Disregarding fervent pleas by manufacturers of chewable tobacco products, the Supreme Court (SC) directed the government on Tuesday to ensure that gutkha and paan masala are not sold in plastic pouches.
The order must be complied with by March 2011, a bench of justices GS Singhvi and AK Ganguly said. The judges asked the Union government to conduct a survey to ascertain what ill-effects the products have on human health and environment.
SC ignored pleas made by gutkha manufacturers, who feared that such a direction could “lead to closure of thousands of gutkha and paan masala manufacturing units”.
“Let it come,” a stern bench quipped.
The bench also directed the Centre to finalise and enforce within eight weeks Plastic Management and Disposal Rules, 2009. It rued that despite the rules having been framed in 2009, the authorities were yet to enforce them.
The bench passed the direction while adjudicating a petition by a civil society, which has approached it challenging the alleged unbridled sale of gutkha and paan masala material in the country, seriously impinging upon public health.
According to an estimate, gutkha and paan masala worth around Rs10,000 crore is sold in the country annually.
On October 19, solicitor general Gopal Subramanium had said in an affidavit that multilayered packaging consisting of inert polymeric materials, which are recyclable, was not harmful to the environment.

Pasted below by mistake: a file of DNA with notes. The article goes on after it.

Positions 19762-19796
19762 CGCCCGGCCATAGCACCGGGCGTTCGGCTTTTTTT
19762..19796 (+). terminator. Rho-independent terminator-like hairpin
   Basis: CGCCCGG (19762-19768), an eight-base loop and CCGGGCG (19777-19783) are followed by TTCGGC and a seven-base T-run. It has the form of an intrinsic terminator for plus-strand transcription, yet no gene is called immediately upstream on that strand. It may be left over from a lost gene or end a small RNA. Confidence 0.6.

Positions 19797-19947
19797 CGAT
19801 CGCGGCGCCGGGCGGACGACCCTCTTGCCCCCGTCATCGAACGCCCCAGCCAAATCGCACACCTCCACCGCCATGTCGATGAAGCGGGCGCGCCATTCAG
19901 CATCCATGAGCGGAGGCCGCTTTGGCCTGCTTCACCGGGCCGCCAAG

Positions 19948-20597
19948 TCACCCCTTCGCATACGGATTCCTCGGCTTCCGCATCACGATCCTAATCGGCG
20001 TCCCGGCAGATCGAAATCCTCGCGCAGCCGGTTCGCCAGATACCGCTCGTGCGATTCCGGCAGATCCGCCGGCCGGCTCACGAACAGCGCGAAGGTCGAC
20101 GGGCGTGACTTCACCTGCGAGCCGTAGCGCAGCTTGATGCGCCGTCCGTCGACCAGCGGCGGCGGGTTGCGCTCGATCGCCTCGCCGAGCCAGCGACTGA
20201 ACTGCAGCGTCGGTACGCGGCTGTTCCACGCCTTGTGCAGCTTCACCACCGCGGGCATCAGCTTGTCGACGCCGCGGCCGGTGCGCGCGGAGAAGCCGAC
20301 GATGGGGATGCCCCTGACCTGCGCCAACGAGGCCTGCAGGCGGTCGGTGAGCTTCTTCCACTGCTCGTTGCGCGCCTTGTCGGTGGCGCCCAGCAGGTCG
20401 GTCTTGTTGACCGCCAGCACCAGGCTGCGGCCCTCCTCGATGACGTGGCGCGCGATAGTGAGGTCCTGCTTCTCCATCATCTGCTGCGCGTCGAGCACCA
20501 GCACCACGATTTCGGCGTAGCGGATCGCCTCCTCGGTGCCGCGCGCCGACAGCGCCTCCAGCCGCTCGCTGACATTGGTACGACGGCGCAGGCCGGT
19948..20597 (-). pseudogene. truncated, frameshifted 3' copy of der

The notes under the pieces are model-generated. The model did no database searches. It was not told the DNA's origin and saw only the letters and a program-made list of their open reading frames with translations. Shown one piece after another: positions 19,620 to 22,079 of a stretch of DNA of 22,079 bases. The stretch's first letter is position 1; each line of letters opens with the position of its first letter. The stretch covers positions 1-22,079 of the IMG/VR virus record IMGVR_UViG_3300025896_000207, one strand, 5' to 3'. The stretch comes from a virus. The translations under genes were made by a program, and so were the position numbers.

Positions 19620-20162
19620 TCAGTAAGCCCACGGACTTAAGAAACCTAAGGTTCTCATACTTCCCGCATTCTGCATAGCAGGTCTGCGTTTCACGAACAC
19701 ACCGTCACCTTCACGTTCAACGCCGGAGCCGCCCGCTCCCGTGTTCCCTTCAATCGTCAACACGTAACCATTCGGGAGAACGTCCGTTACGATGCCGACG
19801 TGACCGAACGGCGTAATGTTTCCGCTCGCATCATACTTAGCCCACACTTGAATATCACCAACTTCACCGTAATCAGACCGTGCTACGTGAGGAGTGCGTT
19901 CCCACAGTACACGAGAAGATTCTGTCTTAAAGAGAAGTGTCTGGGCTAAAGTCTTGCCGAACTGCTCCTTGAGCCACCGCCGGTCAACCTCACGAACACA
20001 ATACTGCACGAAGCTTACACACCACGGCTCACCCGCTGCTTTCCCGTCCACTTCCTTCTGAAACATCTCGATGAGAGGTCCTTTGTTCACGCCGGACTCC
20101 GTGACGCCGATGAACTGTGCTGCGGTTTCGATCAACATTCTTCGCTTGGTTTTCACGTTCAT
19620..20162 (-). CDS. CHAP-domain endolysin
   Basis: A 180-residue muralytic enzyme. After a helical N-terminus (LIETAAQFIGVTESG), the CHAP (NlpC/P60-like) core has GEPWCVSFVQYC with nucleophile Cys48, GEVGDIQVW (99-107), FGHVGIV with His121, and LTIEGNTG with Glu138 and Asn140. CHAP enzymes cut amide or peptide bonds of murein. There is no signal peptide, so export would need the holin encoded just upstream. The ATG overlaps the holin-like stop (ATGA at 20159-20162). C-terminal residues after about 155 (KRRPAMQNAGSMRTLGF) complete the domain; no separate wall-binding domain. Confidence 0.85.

However, he raised concern that incriminating littering of plastic waste, including gutkha sachets, and lack of a system for segregation and collection of plastic waste had tremendous adverse impact on the environment.
The Jaipur bench of the Rajasthan high court had in August 2007 ordered a forensic examination of sachets and imposition of fine if plastic was found in the packaging material.
NGO Indian Asthma Care Society had sought a ban on the use of plastic by gutkha manufacturers in sachets. It had also sought to invoke the ‘polluter pays principle’ and imposition of fine on manufacturers of gutkha, tobacco and paan masala.
Till two years ago, over 5 million children under 15 were addicted to gutkha. A survey in Uttar Pradesh and Madhya Pradesh revealed that gutkha caused mouth cancer in 16% of children.
Statistics show that every year, 8 lakh new cancer cases are registered, 3.2 lakh of which are of head and neck cancers largely attributed to tobacco habits.
An alarming 1 million of the 4.9 million tobacco-related deaths reported worldwide annually are from India.